HO: There are no the causes of lassa fever
HI: There are the causes of lassa fever
HO: health care workers have no knowledge about prevention measure of Lassa fever.
HI: health care workers have knowledge about prevention measure of Lassa fever
Significance of the study
The study will be very significant to students and ministry of health, the study will give a clear insight on the Assessment of knowledge and prevention of lassa fever among people attending primary health care. The study will also serve as a reference to other researcher that will embark on the related topic
Scope and limitation of the study
The scope of the study covers assessment of knowledge and prevention of lassa fever among people attending primary health care. The researcher encounters some constrain which limited the scope of the study;
- a) AVAILABILITY OF RESEARCH MATERIAL: The research material available to the researcher is insufficient, thereby limiting the study
- b) TIME: The time frame allocated to the study does not enhance wider coverage as the researcher has to combine other academic activities and examinations with the study.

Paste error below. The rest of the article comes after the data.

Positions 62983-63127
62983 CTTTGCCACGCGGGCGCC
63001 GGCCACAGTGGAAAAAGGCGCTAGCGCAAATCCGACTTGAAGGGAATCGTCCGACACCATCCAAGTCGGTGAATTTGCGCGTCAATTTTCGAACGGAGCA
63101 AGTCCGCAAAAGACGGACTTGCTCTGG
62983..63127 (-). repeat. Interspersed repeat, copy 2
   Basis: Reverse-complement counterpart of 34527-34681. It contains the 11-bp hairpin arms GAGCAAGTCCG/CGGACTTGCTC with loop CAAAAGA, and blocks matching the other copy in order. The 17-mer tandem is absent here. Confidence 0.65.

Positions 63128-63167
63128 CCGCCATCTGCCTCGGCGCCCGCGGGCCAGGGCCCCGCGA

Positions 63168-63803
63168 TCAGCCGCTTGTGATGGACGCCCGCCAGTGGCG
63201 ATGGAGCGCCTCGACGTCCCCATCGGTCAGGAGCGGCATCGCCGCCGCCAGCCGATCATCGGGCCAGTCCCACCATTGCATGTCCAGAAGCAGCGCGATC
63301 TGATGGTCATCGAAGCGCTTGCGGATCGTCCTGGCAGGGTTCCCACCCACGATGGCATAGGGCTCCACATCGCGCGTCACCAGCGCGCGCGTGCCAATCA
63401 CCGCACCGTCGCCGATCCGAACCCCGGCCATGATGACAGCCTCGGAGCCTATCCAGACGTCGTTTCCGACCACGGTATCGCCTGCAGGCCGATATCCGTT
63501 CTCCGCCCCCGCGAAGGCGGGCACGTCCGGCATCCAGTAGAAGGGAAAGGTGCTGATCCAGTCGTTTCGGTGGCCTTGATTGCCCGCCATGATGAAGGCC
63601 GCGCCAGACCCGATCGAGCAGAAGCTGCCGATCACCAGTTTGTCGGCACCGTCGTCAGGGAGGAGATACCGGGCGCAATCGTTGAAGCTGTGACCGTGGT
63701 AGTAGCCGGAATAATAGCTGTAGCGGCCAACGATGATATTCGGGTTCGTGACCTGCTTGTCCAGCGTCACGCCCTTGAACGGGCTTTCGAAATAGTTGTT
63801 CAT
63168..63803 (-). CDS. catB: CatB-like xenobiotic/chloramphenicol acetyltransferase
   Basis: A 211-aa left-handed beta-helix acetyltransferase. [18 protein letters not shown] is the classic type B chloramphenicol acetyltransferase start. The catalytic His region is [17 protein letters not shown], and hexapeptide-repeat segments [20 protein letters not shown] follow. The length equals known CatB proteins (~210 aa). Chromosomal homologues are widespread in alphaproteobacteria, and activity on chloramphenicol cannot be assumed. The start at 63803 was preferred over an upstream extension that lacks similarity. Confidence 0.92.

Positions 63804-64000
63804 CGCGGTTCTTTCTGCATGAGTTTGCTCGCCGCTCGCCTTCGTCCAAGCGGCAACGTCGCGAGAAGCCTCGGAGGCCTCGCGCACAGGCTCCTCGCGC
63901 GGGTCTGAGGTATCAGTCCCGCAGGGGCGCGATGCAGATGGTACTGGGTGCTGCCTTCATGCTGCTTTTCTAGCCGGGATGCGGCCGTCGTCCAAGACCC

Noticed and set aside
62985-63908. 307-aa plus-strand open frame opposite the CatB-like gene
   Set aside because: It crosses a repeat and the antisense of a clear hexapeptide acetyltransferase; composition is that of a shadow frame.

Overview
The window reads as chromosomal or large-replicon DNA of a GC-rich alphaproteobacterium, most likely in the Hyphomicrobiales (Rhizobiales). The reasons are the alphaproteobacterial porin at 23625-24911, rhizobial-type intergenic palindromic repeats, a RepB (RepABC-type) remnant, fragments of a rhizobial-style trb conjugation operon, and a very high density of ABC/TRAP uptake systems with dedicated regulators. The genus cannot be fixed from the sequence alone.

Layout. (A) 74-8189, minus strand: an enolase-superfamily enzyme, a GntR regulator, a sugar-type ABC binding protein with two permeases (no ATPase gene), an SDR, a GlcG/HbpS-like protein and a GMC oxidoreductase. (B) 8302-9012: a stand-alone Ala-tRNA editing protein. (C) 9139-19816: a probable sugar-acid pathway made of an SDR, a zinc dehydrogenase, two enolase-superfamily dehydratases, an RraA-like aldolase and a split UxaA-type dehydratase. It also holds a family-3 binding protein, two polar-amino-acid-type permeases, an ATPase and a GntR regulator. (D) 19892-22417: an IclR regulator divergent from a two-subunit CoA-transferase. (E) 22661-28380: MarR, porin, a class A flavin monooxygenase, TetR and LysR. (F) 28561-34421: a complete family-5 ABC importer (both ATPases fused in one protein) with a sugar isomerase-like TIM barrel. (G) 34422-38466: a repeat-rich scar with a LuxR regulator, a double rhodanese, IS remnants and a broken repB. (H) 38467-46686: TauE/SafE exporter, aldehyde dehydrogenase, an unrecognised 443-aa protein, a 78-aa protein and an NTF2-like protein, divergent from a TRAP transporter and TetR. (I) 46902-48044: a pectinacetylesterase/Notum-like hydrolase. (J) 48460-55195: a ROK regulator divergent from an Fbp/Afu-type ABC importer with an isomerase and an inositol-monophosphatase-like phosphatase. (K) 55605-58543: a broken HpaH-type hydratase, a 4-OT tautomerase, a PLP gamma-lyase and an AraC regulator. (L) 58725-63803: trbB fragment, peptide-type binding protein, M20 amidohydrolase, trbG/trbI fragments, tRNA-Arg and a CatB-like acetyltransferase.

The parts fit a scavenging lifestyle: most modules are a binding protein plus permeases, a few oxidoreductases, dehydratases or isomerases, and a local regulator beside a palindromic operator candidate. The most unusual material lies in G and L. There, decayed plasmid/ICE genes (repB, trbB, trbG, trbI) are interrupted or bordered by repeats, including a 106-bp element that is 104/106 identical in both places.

1.7 DEFINITION OF TERMS
Attitude: attitude is a psychological construct, a mental and emotional entity that inheres in, or characterizes a person. They are complex and are an acquired state through experiences
Perception: the ability to see, hear, or become aware of something through the senses.
Lassa fever: Lassa fever, also known as Lassa hemorrhagic fever (LHF), is a type of viral hemorrhagic fever caused by the Lassa virus. Many of those infected by the virus do not develop symptoms. When symptoms occur they typically include fever, weakness, headaches, vomiting, and muscle pains